Afghan women's rights official shot dead

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Tuesday, September 26, 2006

Safia Ahmed-jan, the director of the Afghan Ministry of Women's Affairs for the Khandahar province and an advocate of women's rights and a strong critic of the Taliban's repression of those rights, was shot dead by unidentified gunmen outside her home in Khandahar city in southern Afghanistan on Monday.

Safia Ama-jan, as she was known locally, is the first woman official to be targeted by the Taliban-led insurgency since it was deposed in 2001.

Advocate for Woman's rights

Safia Ahmed-jan taught at a girls' school and was a high-school principal in Khandahar prior to the Taliban's 1996 rise to power in Afghanistan. When the Taliban regime banned education for girls and forbade women from working outside the home, she ran an underground school for girls at her home, said her son Naqibullah, speaking to the Associated Press.

After the Taliban government was overthrown in 2001, Ahmed-jan became the provincial chief for women's affairs in 2002, when the ministry was established and has since then held that position, worked for women's rights and particularly, championed the cause of educating girls. Her secretary, Abdullah Khan told Associated Press that among her most successful projects were the vocational training schools she opened in Khandahar, where almost 1000 women were taught baking, tailoring and other skills.

Ahmed-jan has also been fiercely critical of the repression of women during the Taliban rule, in a region that has remained conservative and emerged as a hotbed of the Taliban's insurgent activity. Her requests for personal security guards and transport went unheeded by the government, according to local media reports, though her nephew, Muhammad Asif told the New York Times that Ahmed-jan preferred to keep a low profile and used a taxi or public transport even though her office maintained cars and drivers.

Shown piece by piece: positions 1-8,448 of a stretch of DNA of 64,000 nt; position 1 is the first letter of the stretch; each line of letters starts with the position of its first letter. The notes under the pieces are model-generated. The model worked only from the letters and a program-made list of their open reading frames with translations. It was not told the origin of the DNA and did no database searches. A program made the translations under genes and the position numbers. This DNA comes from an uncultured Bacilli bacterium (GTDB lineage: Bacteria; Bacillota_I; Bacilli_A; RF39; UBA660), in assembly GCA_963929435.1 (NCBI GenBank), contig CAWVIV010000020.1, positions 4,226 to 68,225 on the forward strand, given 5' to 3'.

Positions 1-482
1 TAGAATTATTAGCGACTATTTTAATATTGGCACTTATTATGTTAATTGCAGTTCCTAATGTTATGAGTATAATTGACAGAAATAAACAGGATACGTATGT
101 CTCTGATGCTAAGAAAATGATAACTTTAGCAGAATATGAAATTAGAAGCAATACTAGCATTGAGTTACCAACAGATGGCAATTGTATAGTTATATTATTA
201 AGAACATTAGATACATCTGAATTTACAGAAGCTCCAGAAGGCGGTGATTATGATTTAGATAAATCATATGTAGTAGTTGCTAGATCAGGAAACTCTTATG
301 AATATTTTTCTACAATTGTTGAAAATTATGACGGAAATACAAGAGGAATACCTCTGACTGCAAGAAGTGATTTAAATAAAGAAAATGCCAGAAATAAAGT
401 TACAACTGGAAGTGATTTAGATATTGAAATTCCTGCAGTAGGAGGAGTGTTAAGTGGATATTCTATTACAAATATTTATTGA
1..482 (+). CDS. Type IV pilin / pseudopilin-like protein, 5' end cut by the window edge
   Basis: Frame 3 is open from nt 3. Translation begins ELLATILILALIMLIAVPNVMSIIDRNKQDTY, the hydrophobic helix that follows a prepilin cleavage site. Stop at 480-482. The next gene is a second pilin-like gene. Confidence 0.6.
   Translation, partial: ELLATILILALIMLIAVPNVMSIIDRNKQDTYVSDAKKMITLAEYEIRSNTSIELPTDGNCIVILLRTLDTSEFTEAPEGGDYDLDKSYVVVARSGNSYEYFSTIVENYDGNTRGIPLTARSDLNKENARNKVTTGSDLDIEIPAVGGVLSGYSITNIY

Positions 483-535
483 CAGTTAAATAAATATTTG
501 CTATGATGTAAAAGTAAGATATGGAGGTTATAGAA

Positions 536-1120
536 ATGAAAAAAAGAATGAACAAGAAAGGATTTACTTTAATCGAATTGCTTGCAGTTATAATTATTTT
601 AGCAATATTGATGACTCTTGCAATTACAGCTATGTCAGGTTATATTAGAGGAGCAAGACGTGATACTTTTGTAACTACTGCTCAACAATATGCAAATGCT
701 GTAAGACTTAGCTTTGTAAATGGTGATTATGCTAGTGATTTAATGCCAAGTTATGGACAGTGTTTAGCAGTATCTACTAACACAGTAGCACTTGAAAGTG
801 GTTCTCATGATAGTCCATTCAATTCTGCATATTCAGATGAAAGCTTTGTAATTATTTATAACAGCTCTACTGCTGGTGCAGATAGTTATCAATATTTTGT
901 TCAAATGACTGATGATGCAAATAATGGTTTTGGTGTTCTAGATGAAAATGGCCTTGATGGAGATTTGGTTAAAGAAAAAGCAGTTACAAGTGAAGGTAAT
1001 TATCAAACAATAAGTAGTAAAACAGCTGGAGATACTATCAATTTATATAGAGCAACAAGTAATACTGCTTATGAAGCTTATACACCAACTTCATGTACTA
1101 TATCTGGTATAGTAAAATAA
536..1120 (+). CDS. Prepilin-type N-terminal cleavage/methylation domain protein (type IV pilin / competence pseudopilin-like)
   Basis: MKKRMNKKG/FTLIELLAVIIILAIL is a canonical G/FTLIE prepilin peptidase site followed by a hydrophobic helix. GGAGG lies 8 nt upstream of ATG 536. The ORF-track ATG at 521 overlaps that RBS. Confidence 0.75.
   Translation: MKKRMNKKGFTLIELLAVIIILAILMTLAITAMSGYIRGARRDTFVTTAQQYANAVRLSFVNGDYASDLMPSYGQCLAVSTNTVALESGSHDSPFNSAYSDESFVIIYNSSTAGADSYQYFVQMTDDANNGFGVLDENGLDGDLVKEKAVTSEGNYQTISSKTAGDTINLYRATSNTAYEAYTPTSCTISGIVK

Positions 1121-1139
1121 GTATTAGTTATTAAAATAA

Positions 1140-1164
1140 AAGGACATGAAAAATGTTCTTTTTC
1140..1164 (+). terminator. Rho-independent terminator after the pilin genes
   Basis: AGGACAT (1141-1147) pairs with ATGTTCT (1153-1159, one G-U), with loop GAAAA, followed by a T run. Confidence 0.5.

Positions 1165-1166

Early morning shooting

Ahmed-jan was shot dead outside her house at about 7:30 a.m. local time (UTC+4:30) on Monday, as she left for work in a taxi. The gunmen are believed to have left scene on a motorcycle, and tyre marks have been found by the police, said the provincial governor Asadullah Khaled, who visited the scene of the attack.

Ahmed-jan was shot four times with a pistol, Muhammad Haidar, who worked in her office told the New York Times. Mohammad Nader, the head nurse at Khandahar's main hospital where Ahmed-jan was taken to, confirmed to the Chicago Tribune that she was shot four times, including once in the head.

She was about 65 years old.

Accounts of the shooting are sketchy, several reports suggesting no one witnessed it. However, one man, identified as Allaudin told Al Jazeera that he saw two men on motorcycles waiting on the road, who attacked Ahmed-jan as she left her house.

A spokesman for the Khandahar governor, Daud Ahmadi confirmed the death and said that Ahmed-jan had died on the spot. An investigation into the attack has begun, and local officials have blamed the Taliban.